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ASIC’s view on SMSFs as ‘one-stop property shops’

The Australian Securities Investment Commission (ASIC) has released a new report highlighting its view on the setup of SMSFs for property investments using ‘one-stop shop’ models.

‘One-stop shop models’ tend to promote the purchase of residential property through SMSF borrowing. They are usually arranged by groups of real estate agents, developers, mortgage brokers, financial advisers and so forth.

This model creates conflicts of interest that may affect the advice given to set up an SMSF. For example, these businesses take advantage of customers with limited or no knowledge of SMSFs or super and have the potential to cause major financial detriment, including:
– Receiving inappropriate or misleading advice to set up an SMSF which may result in members being financially worse off
– The obligations of a SMSF trustee are not clearly explained by the advice provider
– Members may be encouraged into a property purchase at an inflated value, or unaware of undisclosed high commissions.

The Australian Tax Office (ATO) are encouraging individuals to seek independent professional advice from a licensed adviser before establishing an SMSF and undertaking an new investment in an SMSF.

SMSF trustees who make a mistake are also encouraged to make a voluntary disclosure to the ATO. The ATO aim to help SMSF trustees in these circumstances to get their SMSF back on track.

Posted on 5 July '18 by , under Super.

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What to consider when consolidating your super

The ATO reported that 45% of working Australians were not aware that they had multiple super accounts in 2016. Having multiple super accounts is particularly common for individuals who have had more than one job. If this is you, it is important to identify and manage your super accounts because having more than one can be costly as a result of account fees from multiple funds.To combat this, you may want to consolidate your super, which moves all your super into one account. Not only does this save on fees, but it also makes your super easier to manage and keep track of.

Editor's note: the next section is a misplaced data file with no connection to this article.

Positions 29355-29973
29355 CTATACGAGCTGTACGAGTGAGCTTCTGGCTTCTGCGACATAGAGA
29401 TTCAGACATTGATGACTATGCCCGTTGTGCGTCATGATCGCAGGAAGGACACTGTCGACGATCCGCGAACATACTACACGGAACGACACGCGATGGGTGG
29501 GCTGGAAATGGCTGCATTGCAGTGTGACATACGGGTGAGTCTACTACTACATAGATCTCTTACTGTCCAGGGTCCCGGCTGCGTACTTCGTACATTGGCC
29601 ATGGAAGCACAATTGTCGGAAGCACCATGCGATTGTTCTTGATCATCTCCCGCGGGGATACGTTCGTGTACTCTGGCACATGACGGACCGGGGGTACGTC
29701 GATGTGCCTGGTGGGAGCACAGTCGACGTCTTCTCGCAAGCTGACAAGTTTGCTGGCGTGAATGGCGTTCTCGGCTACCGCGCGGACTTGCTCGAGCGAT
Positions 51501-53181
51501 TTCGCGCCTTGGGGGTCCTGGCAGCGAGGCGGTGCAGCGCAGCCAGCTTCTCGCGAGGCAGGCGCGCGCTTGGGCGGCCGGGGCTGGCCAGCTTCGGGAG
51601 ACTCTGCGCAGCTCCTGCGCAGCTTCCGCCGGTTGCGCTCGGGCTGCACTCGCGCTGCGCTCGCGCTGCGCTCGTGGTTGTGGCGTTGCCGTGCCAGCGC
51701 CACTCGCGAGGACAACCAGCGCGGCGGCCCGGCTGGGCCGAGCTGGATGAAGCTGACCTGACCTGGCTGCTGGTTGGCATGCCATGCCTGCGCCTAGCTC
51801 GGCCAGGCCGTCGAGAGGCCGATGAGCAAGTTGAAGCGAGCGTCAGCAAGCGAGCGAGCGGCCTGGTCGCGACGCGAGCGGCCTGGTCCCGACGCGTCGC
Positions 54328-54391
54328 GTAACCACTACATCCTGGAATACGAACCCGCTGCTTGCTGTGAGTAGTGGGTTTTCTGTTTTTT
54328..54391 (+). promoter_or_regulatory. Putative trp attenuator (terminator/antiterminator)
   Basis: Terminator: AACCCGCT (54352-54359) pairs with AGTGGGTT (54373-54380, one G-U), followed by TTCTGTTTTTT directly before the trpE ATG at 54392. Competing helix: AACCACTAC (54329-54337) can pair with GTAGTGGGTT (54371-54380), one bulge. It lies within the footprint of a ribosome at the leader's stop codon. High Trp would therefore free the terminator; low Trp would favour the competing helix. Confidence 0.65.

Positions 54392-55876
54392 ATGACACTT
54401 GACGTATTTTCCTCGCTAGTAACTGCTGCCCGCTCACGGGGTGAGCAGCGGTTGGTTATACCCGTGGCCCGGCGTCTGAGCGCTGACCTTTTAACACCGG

Before consolidating your super, it is important to do the following:

Research your funds' policy
Compare your active super accounts so you can make the right choice about which one you should close. Things to assess include:

  • Exit fees
  • Insurance policies
  • Investment options
  • Ongoing service fees
  • Performance of the funds

Check employer contributions
Changing funds may affect how much your employer contributes, as some employers contribute more to certain funds. Check your current accounts to see if changing funds will affect this. Once you have selected a super fund, regardless of whether you choose a new super fund or one of your existing ones, provide your employer with the details they need to pay super into your selected account.

Gather the relevant information
When consolidating your super, you will need to have the following details ready:

  • Your tax file number.
  • Proof of identity. This could include your driver's license, birth certificate or passport.
  • Your fund's superannuation product identification number (SPIN).
  • Your fund's unique superannuation identifier (USI).
  • Details of your previous fund.

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